Love ItLove It CuteCute WINWIN LOLLOL

Tobacco is a Surprisingly Medicinal Herb

Especially in the last two decades, there has been quite a battle being waged against tobacco, tobacco companies, and smokers. Would it surprise you to learn that tobacco is actually a strong and good medicinal plant that is largely responsible for the US even coming into being?

Tobacco (Nicotiana tabacum) is a member of the nightshade family, which means that it is closely related to tomatoes and potatoes. The leaves are the part most commonly used medicinally and this is the part that is normally smoked as well, so a disclaimer is needed for this plant.

Disclaimer: Nicotine is a potent and highly addictive substance found in tobacco. Nicotine is not only addictive, it is narcotic.

That said, Native Americans have been using tobacco medicinally for centuries. It has been used as a relaxant and to soothe toothache pains and sore gums. Green tobacco leaves have been and sometimes continue to be used to relieve swelling and pain of bee, wasp, and other insect stings.

The leaves have also been used to treat rheumatism, skin diseases, skin ulcerations and scorpion stings. A very weak tea has been used as a sedative, antispasmodic and expectorant. Weak tea is a treatment for upset stomach and motion sickness. An age-old effective treatment for earaches in children is to blow tobacco smoke into their ears. Believe it or not, it does work. (Please note the disclaimer before trying tobacco tea internally.)

Tobacco leaves are also a very powerful insecticide and insect repellent. This property is strongest in fresh leaves, but dried tobacco also has the insecticide properties. Tobacco tea, applied to the skin, repels mosquitoes and ticks. It can also be sprayed on rose plants and fruit trees to repel aphids and other harmful insects, as well as to kill those that are already present.

The spray should not be used on tomato plants, though, because the tomatoes can become infected with tobacco mosaic disease, which can be deadly to tomato plants.

Sprinkling dried tobacco throughout the garden (except near tomatoes) and in flowerbeds will deter many insect pests. The dried leaves will also deter fleas outside the house. It isn’t recommended to use tobacco or tobacco tea directly on pets, however, because of the effects of nicotine.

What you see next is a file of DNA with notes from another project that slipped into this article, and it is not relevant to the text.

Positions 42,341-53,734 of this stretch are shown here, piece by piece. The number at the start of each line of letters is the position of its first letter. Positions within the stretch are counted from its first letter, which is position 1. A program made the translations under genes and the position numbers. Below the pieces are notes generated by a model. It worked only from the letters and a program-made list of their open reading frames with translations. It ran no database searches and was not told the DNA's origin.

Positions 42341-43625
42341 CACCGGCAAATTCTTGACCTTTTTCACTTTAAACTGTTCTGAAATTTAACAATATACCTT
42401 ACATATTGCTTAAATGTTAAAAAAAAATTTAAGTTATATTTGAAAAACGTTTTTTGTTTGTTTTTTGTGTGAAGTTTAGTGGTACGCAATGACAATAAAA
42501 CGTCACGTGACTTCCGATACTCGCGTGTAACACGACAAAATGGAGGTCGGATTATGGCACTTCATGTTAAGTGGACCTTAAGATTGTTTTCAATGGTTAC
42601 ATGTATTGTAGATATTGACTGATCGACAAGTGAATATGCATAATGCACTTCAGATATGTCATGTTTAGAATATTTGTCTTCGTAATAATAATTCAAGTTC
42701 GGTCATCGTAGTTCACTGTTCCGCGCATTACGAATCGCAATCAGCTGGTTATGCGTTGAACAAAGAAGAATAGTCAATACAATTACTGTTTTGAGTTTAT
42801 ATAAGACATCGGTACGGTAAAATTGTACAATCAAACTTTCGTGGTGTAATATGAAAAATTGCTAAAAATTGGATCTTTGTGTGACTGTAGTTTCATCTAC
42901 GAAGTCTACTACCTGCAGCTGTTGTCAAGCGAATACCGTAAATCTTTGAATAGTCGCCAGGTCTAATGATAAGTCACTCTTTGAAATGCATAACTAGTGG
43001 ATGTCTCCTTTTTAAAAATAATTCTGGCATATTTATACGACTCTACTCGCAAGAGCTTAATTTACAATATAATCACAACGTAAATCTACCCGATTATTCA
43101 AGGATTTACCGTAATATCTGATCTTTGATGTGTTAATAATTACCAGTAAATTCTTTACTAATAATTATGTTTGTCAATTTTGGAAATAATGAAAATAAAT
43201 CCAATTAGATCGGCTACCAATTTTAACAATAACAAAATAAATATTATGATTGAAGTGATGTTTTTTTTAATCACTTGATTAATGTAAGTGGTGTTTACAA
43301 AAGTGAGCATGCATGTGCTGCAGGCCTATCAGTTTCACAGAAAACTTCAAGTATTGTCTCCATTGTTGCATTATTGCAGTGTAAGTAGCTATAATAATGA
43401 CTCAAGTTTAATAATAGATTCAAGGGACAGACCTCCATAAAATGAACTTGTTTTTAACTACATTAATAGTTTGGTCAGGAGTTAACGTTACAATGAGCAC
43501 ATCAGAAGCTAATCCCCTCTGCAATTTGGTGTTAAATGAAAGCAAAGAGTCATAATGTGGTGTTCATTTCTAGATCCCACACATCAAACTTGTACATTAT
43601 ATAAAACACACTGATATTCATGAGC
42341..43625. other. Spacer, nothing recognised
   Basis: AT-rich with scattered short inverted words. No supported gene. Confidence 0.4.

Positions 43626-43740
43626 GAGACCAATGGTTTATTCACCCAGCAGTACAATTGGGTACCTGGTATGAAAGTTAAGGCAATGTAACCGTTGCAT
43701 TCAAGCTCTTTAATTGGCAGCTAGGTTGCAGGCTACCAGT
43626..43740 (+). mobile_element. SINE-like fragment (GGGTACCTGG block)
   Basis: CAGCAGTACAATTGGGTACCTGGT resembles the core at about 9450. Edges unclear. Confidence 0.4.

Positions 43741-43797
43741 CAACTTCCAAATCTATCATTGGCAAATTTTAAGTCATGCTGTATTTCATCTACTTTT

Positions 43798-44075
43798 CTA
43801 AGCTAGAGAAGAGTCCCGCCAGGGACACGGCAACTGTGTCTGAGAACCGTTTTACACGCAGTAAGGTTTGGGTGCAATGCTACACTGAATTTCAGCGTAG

As a tidbit of information that many people aren’t aware of; the colonization of America largely happened because of tobacco and this plant primarily funded the revolutionary war. At the time, the US had virtually no foundries, so rifles, muskets, and cannons couldn’t be produced here. However, there was a huge market for tobacco throughout most of the world and much of the US was suitable for growing it. Thus, there was a revenue stream that was used to buy the raw materials needed for producing weapons. (Mostly, the material came via Canada and mostly from France.)

As an unfortunate side effect of tobacco plantations, a huge population of slave labor was used to work the fields, long before there was a need for the labor in cotton fields. Many people equate cotton plantations with the slavery that occurred especially in the south-east. (This is partly from the movie, “Gone with the Wind“.) However, that slavery might never have gained a foothold without the need for labor in tobacco fields, to begin with.

According to some estimates, at one time, African slaves outnumbered white colonial slave owners between ten to one and a hundred to one. Without pointing out that it is morally wrong and against Christian principles for one human to “own” another; without tobacco, there would be next to no African-Americans today. Slavery was a sad event in America, however, it resulted in our country being far richer today, thanks to the original blacks that endured atrocities of those times. Still, it all comes back to tobacco.